Monday, April 20, 2009

Darkness is Your Candle

But what shadow has been serving you!
What hurts you, blesses you.
Darkness is your candle.
Your boundaries are your quest.
- Rumi from Enough Words

A couple of weeks ago, I learned an extremely powerful technique that has helped me deal with one of my most debilitating fears. It's applicable to any situation, but for the sake of an example, I'll use it with my fear of Open Mic Nights. (Lately, I've been writing music for grownups, so I've been showcasing these new songs at bars and other places that host these "cattle calls".) The technique can be applied to any situation, however, that you may find full of terror.

It's really quite simple:

STEP ONE (Creating Darkness) I imagine that I'm walking into the venue where the Open Mic is taking place. Next, I try to fully feel all of the fear. In my case, I name things like "I feel out of place and uncomfortable". Then I picture myself waiting to go onstage and becoming progressively more anxious about what I'm going to play, how I'll be received and what I'll sound like. Lastly, I'll see myself onstage and try to create in my heart and in my mind all of the worst feelings that I can muster up.

STEP TWO (Creating Light) I imagine the same scenario with a contrary set of emotions. In my case, I use the word "comfort". I imagine that I'm walking into the venue and it looks and feels like a place where I want to be. I feel very at home and say things to myself like, "It's great to be here!" Then, I imagine the anticipation of going onstage with a feeling of inner joy and harmony with my surroundings. As I step onstage and look at the audience, I drink in the moment and smile because I am where I want to be - singing my wonderful songs as best as I can to an audience who wants to feel passionately connected to great music, too.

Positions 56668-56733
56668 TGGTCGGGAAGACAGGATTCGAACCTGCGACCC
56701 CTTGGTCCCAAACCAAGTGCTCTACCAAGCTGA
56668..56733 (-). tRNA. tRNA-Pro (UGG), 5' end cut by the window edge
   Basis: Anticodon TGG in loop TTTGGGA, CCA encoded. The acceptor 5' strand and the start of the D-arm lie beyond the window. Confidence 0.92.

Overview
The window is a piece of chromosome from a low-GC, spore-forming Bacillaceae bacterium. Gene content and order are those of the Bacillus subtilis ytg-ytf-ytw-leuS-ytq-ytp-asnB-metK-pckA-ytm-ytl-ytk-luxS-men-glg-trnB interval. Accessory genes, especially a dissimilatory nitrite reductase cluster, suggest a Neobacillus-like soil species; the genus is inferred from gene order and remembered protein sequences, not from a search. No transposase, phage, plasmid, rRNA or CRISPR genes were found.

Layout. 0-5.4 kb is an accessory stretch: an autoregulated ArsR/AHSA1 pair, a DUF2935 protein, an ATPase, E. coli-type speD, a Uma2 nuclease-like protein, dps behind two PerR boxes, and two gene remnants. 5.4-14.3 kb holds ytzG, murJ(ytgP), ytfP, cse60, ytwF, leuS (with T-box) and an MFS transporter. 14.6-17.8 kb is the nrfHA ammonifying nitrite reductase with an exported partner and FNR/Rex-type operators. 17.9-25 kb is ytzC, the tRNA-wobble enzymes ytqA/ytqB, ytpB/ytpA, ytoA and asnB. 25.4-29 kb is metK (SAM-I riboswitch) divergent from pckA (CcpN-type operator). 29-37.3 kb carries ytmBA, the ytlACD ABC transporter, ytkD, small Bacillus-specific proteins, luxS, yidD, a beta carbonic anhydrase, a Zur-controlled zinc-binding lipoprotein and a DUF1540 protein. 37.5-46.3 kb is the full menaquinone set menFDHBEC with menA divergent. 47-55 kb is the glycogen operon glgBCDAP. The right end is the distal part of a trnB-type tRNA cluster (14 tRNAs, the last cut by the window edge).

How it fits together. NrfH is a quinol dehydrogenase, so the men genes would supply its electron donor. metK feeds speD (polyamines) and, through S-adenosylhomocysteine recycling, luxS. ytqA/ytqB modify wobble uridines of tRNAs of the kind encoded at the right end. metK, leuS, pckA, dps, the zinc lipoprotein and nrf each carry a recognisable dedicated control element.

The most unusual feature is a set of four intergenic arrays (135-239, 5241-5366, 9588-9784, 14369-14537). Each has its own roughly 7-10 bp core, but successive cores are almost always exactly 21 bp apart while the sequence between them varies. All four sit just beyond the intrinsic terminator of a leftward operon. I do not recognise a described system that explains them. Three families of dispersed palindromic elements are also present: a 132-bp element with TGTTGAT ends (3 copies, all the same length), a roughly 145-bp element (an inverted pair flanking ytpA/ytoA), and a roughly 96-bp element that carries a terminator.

STEP THREE (Alternating Darkness and Light). Immediately after step two, I return to step one by creating the fear in my belly, again. Once I'm fully feeling the fear, I return to the same scenario with the comfort. Back and forth I go, shortening the time between fear and comfort but always fully feeling it before moving on.

STEP FOUR (Simultaneous Darkness and Light). The final part is to feel both emotions at the same time. Absolute terror and joyful comfort coexisting in the same moment in time.

The important thing here is to FEEL as if the situation were occurring during this exercise. If you usually get moist palms, then try to create that feeling. The way it was explained to me is this: if we really want to explore, understand and deal with our fear, then we first learn to deal with them in a comfortable place like our own living room. Oftentimes, it does no good to repeatedly put oneself into the real situation because we haven't learned the way to control our emotions, yet.

Over time, I hope to apply this technique out in the "real world" and find that the fear I imagined and felt is no longer perceived as strange and unwelcome. Instead, it will become a known entity, an emotion I understand. I haven't tried it, yet, but I hope that I will be able to move as seamlessly between emotions at my next Open Mic Night as I would in the quiet of my own home.